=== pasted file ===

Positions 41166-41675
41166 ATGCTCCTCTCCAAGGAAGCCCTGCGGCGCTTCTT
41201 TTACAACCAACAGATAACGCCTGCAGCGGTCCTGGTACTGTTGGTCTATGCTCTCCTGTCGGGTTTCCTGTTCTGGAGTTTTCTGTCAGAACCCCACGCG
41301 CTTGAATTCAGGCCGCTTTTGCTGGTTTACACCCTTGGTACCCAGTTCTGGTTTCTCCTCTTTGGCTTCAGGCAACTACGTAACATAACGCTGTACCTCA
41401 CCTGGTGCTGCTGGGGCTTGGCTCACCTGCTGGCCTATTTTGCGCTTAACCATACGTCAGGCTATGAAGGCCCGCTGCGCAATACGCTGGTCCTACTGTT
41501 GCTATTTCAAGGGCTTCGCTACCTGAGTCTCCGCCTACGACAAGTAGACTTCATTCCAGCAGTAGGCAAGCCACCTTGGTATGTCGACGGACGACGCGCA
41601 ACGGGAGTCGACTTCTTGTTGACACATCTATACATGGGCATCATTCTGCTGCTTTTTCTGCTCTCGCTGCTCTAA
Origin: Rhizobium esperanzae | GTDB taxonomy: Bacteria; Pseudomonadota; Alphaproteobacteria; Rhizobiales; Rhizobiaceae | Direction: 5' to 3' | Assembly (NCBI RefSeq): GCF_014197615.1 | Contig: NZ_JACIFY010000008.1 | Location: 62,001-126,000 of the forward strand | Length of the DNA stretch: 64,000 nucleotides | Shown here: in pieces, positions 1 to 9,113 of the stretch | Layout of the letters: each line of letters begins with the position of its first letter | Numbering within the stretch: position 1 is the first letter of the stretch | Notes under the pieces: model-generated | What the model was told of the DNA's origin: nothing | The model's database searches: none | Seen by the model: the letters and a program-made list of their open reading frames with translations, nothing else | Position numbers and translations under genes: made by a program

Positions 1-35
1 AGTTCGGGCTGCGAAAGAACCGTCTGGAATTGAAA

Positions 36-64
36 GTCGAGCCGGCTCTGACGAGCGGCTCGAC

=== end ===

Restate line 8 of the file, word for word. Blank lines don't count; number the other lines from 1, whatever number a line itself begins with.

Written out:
Origin: Rhizobium esperanzae | GTDB taxonomy: Bacteria; Pseudomonadota; Alphaproteobacteria; Rhizobiales; Rhizobiaceae | Direction: 5' to 3' | Assembly (NCBI RefSeq): GCF_014197615.1 | Contig: NZ_JACIFY010000008.1 | Location: 62,001-126,000 of the forward strand | Length of the DNA stretch: 64,000 nucleotides | Shown here: in pieces, positions 1 to 9,113 of the stretch | Layout of the letters: each line of letters begins with the position of its first letter | Numbering within the stretch: position 1 is the first letter of the stretch | Notes under the pieces: model-generated | What the model was told of the DNA's origin: nothing | The model's database searches: none | Seen by the model: the letters and a program-made list of their open reading frames with translations, nothing else | Position numbers and translations under genes: made by a program